or Connect
SmokingMeatForums.com › Forums › Smoking Meat (and other things) › General Discussion › Water, Sand, etc in the Cold
New Posts  All Forums:Forum Nav:

Water, Sand, etc in the Cold

post #1 of 7
Thread Starter 

I'm 3 hours into smoking a turkey a bit over 11 lbs.  This is my first time smoking anything, ever.  First off, thanks to Jeff and everyone else here for such a wealth of knowledge and experience to learn from.


I was determined to smoke a turkey today, even when the forecast changed adding wind to the equation.  (Plus, I already had the turkey thawing.)  It's 25 degrees outside with 25 mph winds.  I have the smoker in an area where the house blocks some of the wind.  I also made a reflectix and tomato cage windbreak - will add a picture later. 


I'm going through a ton of propane.  I just had it filled with 20 lbs yesterday.  The gauge on the tank is steadily moving toward the red.  I've only ever used propane on a grill so I don't know how long this will last.  My wild guess is that I can get 2-3 more hours out of the propane.  I do have a backup tank with about 10 lbs in it.  I'm worried about running out.  I knew the cold and especially wind would make this difficult, but it's nail biting seeing how quickly I'm going through $20 worth of propane (more if I have to switch tanks)!


Could the water be part of the problem?  Can I remove most of the water from the pan and just use the pan to catch drippings, mid smoke?


I read here that some people use sand instead of water in the cold.  I should have checked into that before now.  If I use sand, is there a certain type, and do I need to rinse/wash it first?


Thanks, and wish me luck!

post #2 of 7
Thread Starter 

Forgot to mention, it's a Masterbuilt 7 in 1 smoker.

post #3 of 7

It take fuel to make heat. I have never heard of it going that fast. A better wind break will help. What kind of smoker do you have. Yes sand or gravel in the pan or a couple of bricks wrapped in foil helps. Most use play sand.

Happy smoken.


post #4 of 7

I would see if you can improve your windbreak somehow. Maybe some plywood or something. I regularly smoke in that exact weather and have very little problem with my smokers.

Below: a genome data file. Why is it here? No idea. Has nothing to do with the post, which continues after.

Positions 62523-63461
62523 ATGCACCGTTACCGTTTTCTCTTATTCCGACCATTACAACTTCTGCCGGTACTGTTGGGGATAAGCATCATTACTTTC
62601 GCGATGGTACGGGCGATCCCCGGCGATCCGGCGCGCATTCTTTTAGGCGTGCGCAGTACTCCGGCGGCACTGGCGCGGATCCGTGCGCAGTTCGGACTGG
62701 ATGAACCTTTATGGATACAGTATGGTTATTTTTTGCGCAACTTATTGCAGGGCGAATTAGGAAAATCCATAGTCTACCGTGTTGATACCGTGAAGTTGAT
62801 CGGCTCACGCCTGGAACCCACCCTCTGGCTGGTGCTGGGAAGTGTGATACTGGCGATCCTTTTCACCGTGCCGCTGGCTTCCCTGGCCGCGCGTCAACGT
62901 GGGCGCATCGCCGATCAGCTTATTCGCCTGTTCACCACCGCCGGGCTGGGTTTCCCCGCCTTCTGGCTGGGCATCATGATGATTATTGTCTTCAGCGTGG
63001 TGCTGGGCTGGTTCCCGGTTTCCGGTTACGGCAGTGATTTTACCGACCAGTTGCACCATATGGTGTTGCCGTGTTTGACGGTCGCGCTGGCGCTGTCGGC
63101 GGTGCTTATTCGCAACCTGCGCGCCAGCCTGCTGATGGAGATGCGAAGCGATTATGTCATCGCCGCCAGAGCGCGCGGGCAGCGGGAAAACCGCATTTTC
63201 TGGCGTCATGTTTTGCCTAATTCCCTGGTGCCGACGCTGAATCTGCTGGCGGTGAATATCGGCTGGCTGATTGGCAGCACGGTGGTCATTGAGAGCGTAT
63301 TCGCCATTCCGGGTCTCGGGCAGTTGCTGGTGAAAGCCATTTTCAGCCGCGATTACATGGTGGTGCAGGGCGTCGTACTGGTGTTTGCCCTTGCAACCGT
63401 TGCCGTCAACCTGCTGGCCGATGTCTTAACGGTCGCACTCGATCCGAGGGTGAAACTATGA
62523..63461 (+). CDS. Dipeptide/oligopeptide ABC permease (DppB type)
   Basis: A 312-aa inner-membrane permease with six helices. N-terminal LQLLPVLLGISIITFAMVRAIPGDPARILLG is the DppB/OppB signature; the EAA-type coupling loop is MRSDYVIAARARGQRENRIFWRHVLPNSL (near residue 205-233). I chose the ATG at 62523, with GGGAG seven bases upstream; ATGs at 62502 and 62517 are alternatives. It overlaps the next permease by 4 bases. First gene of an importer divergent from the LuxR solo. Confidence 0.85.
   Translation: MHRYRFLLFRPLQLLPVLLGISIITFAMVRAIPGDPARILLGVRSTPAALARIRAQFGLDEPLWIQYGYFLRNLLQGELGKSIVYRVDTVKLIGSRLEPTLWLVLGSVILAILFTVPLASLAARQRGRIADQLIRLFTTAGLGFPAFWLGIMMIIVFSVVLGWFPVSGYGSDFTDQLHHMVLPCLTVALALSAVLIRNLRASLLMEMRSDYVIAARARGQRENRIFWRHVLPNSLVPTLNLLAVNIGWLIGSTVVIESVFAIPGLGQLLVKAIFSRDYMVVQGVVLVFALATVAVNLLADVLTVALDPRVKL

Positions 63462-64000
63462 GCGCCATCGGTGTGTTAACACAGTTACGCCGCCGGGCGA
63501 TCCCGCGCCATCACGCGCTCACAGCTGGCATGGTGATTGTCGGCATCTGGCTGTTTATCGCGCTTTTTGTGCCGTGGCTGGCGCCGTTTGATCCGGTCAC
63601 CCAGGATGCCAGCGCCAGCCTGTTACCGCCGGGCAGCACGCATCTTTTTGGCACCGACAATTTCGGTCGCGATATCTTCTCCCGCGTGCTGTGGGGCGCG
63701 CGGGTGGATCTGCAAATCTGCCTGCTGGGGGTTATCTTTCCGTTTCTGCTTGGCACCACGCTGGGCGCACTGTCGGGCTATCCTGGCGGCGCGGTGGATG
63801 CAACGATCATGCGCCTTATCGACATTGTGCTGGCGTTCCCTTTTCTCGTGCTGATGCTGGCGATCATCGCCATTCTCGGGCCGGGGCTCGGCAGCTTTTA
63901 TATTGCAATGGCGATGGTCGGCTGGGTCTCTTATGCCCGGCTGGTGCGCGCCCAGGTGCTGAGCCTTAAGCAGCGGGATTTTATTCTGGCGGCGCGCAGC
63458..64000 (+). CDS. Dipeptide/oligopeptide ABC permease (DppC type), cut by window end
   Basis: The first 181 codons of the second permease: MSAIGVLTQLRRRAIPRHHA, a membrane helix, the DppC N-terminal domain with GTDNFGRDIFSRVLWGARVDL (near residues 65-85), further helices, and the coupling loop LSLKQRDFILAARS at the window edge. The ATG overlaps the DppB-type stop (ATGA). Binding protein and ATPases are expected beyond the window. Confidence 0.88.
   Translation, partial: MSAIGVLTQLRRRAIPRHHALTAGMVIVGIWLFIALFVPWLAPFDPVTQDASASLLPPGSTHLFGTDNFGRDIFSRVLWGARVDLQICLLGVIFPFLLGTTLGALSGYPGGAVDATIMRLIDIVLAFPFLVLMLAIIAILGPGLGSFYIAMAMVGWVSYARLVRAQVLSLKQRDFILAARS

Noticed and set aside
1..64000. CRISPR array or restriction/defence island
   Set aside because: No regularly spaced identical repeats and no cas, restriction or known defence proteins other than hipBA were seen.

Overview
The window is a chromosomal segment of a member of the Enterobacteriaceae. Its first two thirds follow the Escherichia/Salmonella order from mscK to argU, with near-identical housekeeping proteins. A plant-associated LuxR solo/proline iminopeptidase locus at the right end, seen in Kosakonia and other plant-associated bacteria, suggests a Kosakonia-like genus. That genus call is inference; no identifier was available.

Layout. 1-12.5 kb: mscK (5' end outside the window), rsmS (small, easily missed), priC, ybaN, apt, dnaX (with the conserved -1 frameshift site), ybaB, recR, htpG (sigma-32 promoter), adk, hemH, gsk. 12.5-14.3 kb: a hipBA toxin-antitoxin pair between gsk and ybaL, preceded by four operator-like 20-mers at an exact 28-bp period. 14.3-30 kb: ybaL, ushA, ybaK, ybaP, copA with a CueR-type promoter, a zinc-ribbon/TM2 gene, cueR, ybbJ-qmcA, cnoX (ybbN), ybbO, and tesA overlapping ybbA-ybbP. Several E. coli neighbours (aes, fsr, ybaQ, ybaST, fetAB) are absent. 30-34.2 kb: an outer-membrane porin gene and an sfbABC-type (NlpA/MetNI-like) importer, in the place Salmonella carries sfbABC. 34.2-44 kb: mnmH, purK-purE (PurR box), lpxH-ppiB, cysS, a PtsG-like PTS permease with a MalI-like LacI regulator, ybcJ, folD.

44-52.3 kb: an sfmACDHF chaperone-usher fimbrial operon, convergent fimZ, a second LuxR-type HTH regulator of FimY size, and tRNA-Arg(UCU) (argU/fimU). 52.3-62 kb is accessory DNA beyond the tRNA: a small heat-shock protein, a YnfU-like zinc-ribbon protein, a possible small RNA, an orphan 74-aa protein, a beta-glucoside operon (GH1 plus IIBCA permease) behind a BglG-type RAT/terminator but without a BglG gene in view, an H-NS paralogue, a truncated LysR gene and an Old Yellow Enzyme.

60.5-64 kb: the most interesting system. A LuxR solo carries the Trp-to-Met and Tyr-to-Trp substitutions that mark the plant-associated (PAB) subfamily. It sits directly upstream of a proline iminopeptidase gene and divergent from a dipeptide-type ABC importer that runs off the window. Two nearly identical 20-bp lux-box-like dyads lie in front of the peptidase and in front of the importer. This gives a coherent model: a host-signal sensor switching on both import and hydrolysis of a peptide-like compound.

post #5 of 7
I have a MBPS. Mine doesn't use much fuel even on long smokes. I would check for leaks, especially at the tank connection. I agree with the rest. That sounds like your using alot. Just a thought.
post #6 of 7
Thread Starter 

Thanks, all, for the advice.  I've certainly learned some things from this first attempt at smoking.  Right after my last post I went out to add wood chips and opened the top vent a bit.  Soon after that I checked the temp and it was up.  I thought opening the top vent would let too much heat out but it seemed to do the opposite - or it could have been that the water was mostly evaporated at that point and just drippings were in the pan.  But at least I got to turn down the propane a bit.


Anyway, at the 4 hour mark I decided to check the internal temp of the turkey.  I hadn't done this yet because I didn't want to waste precious heat too soon.  I stuck in my $10 weber instant therm and it read 190!  Gah!  Out it came.  What was supposed to be a "lupper" became lunch instead.  We covered it with foil in a pan and whipped up some potatoes and veggies and had at it.

The top of the breast was pretty dry and had a firm almost crust on it.  But down below the meat was still tender and juicy.  The legs and thighs had a good smoke flavor.  We used cherry for smoke.


Biggest thing I learned was not to trust the temp gauge in the lid.  Yes, I used the one that came with it.  I went to a store yesterday that had a dual probe wireless thermometer that, according to the website, was in stock.  When I got there nobody could find it.  Computer said 6 in stock, but they think they got lost when rearranging for Christmas.


I also think I have almost half a tank of propane left.  My gauge is old and seems a bit iffy.  I'll have to weigh it now and again empty to see how much was actually used.


So in the end my problems were mostly related to having too high a cooking temp in the smoker.  I wouldn't be surprised if the whole time it was around 300 when the gauge read 250.


Can't wait until the next smoke.  I figure each one should get better as I learn.

post #7 of 7
Thread Starter 





Here's my windbreak - made in a bit of a rush last night.  It's wire fence that we had used as a big tomato cage, with reflectix around it.  Big hole where the propane line goes through.  Open at the top.  It seemed to do okay.

New Posts  All Forums:Forum Nav:
  Return Home
  Back to Forum: General Discussion
SmokingMeatForums.com › Forums › Smoking Meat (and other things) › General Discussion › Water, Sand, etc in the Cold